These days, it’s difficult to pick up a newspaper without reading something in it about poverty eradication. One important idea that’s come up around this is how to facilitate the eradication of extreme poverty through ‘mindset change’.
While many of us may feel that there’s nothing wrong with our current mindset, an improved mindset is really the basis of any sustainable positive change.
Some of us need to change our mindset about the people we believe are causing problems in our lives, be it our colleagues, or our neighbours; while a great many of us need to change our mindset about the amount of money we think we’re entitled to; and therefore will allow to flow into our lives.
Despite writing frequently about mindset change, particularly encouraging readers to be more positive, on most occasions, I still struggle to align my thoughts and actions with the cardinal principle that lasting solutions to anything we may not want in our lives begin first and foremost in our own minds. While it’s easier for me to accept in some cases more than others, in every single instance, it’s absolutely true.
It is the same whether you’re talking about eradicating poverty, or improving your relationship. Yet while many of us may believe this in relation to other problems in our lives, we are less prone to believe it when it comes to money. For far too long, we’ve practiced telling ourselves the story that there’s simply not enough money to go around.
Here’s the truth: the world has infinite resources, which have accommodated countless generations since time immemorial. There is enough for all of us thrive even beyond our greatest expectations. The real issue is: are we willing to?
Many of us have average expectations when it comes to prosperity. Some of us may even expect to be perpetually broke. I once read somewhere, that if you took all the money in the world; and redistributed it equally amongst the rich nations and poor nations of the world, in a few years, the nations that are rich now would still be rich; while the ones that are mired in poverty would revert back to that state in short order. What’s the key difference? It’s the mindset.
Whether you agree with this or not, have you noticed how the rich ÔÇô for instance, Donald Trump ÔÇô may temporarily lose all their wealth, yet make it back again in a couple of years? That’s because they have the mindset of prosperity. They don’t know how to be poor; it’s not something they can even contemplate.
Many of us could learn some valuable lessons from the rich, but to do so, we can’t resent them for being wealthy. Being bitter only makes it more likely that you’ll remain poor. Appreciate and admire other people’s wealth; and understand that you can create the same for yourself.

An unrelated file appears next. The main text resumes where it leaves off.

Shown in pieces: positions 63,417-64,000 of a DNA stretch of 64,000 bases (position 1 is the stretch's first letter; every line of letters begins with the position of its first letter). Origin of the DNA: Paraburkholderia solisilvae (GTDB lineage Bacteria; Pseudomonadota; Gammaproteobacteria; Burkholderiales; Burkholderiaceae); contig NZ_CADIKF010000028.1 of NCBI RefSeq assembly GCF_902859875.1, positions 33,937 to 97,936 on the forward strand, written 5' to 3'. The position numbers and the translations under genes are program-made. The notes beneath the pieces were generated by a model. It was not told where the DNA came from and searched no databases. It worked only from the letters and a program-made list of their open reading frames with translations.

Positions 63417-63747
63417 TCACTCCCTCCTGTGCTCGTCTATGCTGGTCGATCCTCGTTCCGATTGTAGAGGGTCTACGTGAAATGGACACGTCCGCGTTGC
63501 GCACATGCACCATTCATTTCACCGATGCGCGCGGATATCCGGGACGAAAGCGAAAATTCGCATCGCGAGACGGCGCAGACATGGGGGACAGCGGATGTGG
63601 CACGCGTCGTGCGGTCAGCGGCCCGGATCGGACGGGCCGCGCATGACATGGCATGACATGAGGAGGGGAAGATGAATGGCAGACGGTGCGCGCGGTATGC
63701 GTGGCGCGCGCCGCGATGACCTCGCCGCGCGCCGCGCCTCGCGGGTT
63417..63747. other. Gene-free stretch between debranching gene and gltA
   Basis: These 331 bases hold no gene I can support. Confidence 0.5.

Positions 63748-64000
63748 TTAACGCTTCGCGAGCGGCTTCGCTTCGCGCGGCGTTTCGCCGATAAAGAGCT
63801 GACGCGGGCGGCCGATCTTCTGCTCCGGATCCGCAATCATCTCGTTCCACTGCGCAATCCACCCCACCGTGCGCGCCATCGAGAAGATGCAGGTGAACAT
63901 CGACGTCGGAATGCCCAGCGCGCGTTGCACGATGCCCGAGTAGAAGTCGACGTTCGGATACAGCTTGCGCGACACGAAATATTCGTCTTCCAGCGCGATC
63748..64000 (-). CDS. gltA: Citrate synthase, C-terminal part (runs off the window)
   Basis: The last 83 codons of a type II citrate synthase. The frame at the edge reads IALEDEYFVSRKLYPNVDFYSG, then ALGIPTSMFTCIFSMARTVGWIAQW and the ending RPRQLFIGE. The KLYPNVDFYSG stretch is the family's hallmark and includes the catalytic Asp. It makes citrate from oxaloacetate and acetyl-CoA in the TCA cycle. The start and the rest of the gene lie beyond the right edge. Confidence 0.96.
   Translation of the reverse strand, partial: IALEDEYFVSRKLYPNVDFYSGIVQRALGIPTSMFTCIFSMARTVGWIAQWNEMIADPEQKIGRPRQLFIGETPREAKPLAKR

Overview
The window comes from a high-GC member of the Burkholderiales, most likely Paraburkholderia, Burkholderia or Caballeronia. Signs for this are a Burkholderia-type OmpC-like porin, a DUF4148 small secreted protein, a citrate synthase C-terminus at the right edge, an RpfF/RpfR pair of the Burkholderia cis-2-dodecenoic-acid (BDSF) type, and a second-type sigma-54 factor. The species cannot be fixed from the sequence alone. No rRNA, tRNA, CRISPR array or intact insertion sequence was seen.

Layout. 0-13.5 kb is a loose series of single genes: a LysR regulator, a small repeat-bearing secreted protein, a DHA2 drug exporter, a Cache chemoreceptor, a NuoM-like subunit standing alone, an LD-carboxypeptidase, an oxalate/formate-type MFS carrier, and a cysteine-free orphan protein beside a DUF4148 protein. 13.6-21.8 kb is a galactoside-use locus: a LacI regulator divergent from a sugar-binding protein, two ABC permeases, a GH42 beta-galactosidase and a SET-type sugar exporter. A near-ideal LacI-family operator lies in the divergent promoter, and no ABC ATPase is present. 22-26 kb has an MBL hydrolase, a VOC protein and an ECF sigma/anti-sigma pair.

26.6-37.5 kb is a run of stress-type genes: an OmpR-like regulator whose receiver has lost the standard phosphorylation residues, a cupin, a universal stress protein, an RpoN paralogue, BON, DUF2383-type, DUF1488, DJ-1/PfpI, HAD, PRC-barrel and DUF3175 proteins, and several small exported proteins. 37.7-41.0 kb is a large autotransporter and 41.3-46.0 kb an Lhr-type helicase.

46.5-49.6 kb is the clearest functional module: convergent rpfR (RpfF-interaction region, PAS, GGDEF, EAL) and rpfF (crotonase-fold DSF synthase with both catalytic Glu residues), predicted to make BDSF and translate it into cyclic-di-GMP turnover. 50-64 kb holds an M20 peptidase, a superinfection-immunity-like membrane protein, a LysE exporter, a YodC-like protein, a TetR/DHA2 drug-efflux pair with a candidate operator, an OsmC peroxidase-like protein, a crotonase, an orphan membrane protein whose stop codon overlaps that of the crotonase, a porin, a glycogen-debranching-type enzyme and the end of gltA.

Create a new story in your life about how prosperous you could be, in terms of finance, health and human relationships. Yes, you can have it all.
In relation to money, regardless of your circumstances, try to develop positive feelings about it. Picture yourself as wealthy; and you’ll be inspired to create wealth in your life.
It’s not always easy to feel good about money, particularly when you have bills you can’t pay. So to begin with, find any reason to be happy. Feeling positive will attract more things to be positive about into your life.
Many of us try to practice this but still find it to be a challenge. Yet practice is exactly what it takes for our dominant thoughts to be ones that are positive. Use the simple exercises below to assist you.
When something good happens to you, milk it for all it’s worth. Keep an appreciation journal where you list all of the positive aspects in your life. Pretty soon, you’ll be in such a great place that things that once seemed elusive will flow to you; yes, even money.
Also, for the next 60 to 90 seconds, try finding anything to feel good about. For example, picture what your ideal life look like. Where would you live; and who else would be with you? Conjure up an image that brings joy to you, and then expect to see it in your life. Some people call this ‘fantasizing.’ Others call it ‘creating your own reality.’ I’m with the latter.
If you find it too difficult to form images, for the next few weeks, look for pictures that ring your bells in magazines.
Also, find a box that is appealing to you. On top of the box, write: ‘whatever is in this box is.’ When you’re feeling joyful, cut out images that resonate positively with you and include them in your box.
If you don’t have a specific image, write out a description of what you want and put that in your box. Next, look out for opportunities to help you draw those very things into your life and act on them. Expect good things to flow to you. Great expectations lead to great results.
A variation of this exercise is the creation of a vision board, where you paste the same images onto a board. Don’t be desperate about when they will appear in your life ÔÇô simply believe they will and take inspired action. Astounding results will follow.
Wallace Wattles, author of many self-help titles including ever popular, ‘The Science of Being Rich,’ writes that: “whatever may be said in praise of poverty, the fact remains that it is not possible to live a really complete or successful life unless one is rich.”
So don’t wait for the government to eradicate your poverty, think about what you could do to attract prosperity into your own life. As Wattles said: “The purpose of Nature is the advancement and unfoldment of life; and every man (or woman) should have all that can contribute to the power and richness of life.
To be content with less is sinful.”